John Burkardt and Gene Cliff have given a number of Introduction to Parallel Computing in Matlab
short courses at Virginia Tech. Feel free to use the course material provided in
the links below as you begin taking advantage of this new capability in Matlab.
Notes (and code) on changing the walltime parameter for the ithaca Matlab queue :
One of the main thrusts at ICAM is scientific computing. Over the past decade, ICAM
has obtained a number of high-end computers to aid in computational mathematics and
scientific computing tasks. Our current computing needs are met by high-end workstations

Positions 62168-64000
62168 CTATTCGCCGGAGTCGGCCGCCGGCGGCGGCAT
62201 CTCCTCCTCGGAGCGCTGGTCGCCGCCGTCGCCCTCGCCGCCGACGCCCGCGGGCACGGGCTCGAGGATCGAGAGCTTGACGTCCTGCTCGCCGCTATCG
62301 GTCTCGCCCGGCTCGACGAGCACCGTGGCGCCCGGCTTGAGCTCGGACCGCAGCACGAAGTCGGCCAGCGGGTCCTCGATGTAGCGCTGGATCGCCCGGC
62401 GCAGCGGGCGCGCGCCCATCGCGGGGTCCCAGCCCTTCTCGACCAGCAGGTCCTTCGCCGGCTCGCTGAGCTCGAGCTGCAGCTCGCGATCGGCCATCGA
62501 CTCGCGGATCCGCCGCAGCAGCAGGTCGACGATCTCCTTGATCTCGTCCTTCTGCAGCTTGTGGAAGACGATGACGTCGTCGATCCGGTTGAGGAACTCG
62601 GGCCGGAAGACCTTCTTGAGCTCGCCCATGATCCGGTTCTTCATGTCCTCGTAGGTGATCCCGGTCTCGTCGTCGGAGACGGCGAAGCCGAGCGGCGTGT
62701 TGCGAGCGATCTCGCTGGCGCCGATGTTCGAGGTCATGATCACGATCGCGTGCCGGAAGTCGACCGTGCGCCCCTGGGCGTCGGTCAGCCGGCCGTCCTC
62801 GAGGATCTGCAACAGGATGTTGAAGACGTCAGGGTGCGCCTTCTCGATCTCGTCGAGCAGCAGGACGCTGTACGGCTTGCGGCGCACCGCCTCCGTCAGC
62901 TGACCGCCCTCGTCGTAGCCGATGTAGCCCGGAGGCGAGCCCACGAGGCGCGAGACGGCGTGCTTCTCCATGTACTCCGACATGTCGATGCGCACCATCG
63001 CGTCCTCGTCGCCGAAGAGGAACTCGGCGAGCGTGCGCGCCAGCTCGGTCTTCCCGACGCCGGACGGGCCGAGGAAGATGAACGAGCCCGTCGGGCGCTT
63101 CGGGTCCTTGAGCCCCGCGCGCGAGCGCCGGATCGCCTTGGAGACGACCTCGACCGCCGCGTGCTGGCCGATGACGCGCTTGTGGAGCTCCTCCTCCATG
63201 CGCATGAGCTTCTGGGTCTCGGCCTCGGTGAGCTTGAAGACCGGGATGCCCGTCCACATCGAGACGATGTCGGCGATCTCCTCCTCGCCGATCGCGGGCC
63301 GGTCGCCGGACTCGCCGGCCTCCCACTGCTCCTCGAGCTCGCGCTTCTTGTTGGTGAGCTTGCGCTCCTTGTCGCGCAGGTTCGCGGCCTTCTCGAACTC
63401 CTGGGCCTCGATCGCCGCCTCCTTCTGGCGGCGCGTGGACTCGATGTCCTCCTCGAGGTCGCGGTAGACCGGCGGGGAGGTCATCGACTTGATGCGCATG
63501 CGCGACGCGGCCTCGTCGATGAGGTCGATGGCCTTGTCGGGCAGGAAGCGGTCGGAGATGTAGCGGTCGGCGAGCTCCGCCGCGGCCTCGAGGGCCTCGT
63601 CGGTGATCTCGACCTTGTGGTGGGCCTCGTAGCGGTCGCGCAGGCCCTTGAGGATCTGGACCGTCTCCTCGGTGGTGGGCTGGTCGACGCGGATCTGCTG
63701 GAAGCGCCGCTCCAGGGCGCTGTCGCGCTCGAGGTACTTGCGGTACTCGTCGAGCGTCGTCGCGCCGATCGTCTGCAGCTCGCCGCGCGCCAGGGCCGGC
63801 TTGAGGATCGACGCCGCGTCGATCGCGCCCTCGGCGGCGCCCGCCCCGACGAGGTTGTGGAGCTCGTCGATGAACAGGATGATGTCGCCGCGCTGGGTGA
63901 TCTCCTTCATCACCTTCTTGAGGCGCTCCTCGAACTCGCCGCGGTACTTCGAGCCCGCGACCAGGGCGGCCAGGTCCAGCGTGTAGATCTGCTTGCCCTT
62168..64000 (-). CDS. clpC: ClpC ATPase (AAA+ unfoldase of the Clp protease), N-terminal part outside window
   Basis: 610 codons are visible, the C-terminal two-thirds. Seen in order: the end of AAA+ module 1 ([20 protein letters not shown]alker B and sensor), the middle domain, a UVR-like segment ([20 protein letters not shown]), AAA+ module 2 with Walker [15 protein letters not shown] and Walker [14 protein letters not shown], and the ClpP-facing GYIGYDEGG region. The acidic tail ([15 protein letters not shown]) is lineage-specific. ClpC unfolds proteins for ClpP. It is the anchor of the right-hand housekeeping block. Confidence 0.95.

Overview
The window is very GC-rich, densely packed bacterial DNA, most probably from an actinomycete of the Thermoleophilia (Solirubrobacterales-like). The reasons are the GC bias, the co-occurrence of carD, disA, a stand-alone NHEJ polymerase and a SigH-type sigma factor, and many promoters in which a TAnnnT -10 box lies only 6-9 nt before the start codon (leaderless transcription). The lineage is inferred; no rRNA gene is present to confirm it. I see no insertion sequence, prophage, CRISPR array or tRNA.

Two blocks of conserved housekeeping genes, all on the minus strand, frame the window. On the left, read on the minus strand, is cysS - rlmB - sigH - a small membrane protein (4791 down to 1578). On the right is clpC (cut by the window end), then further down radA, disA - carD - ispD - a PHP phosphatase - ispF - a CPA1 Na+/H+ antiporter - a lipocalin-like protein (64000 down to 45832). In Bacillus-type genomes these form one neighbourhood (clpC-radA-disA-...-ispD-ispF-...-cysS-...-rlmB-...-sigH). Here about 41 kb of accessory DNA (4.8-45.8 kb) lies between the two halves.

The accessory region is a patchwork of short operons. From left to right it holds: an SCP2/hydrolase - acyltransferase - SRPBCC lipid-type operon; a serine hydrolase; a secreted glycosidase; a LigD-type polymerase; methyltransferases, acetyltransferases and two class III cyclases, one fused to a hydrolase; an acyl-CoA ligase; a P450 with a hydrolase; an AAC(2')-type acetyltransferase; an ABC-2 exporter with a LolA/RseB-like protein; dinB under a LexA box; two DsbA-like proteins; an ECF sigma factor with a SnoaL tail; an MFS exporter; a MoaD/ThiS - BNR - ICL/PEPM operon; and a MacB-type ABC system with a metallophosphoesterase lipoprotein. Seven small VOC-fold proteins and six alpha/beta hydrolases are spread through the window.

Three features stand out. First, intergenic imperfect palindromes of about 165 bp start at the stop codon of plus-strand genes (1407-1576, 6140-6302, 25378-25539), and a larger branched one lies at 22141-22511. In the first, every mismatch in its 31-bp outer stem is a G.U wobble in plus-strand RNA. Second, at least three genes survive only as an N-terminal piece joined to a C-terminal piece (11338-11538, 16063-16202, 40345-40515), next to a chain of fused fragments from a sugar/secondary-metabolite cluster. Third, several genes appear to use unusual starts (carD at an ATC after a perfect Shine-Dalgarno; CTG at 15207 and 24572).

and access to the Virginia Tech Advanced Research Computing (ARC) resources. In particular,
we take advantage of the high speed reliable networks, computational systems and support
services of ARC, www.arc.vt.edu.
ICAM also has access to smaller compute clusters for algorithm development and
In Spring 2002, ICAM began building a Linux cluster using AFOSR and SCHEV funds.
The cluster supports LAM/MPI software for parallel computing. The server is comprised
of a two processor IBM xSeries computer which calls on 8 additional dual Athlon processor compute nodes. Currently, the cluster stands at 18 nodes and 38 processors.
Thanks to support from the National Science Foundation, an additional cluster of 24 dual G5 nodes was acquired for Large Eddy Simulation research.
This cluster (named "Mini-Me") mimics the architecture of System X, with
similarly configured compute nodes and network interconnects. Simulation
software developed on mini-me can be ported easily to the main campus
Traian and Jeff begin the task of assembling the Mini-Me cluster.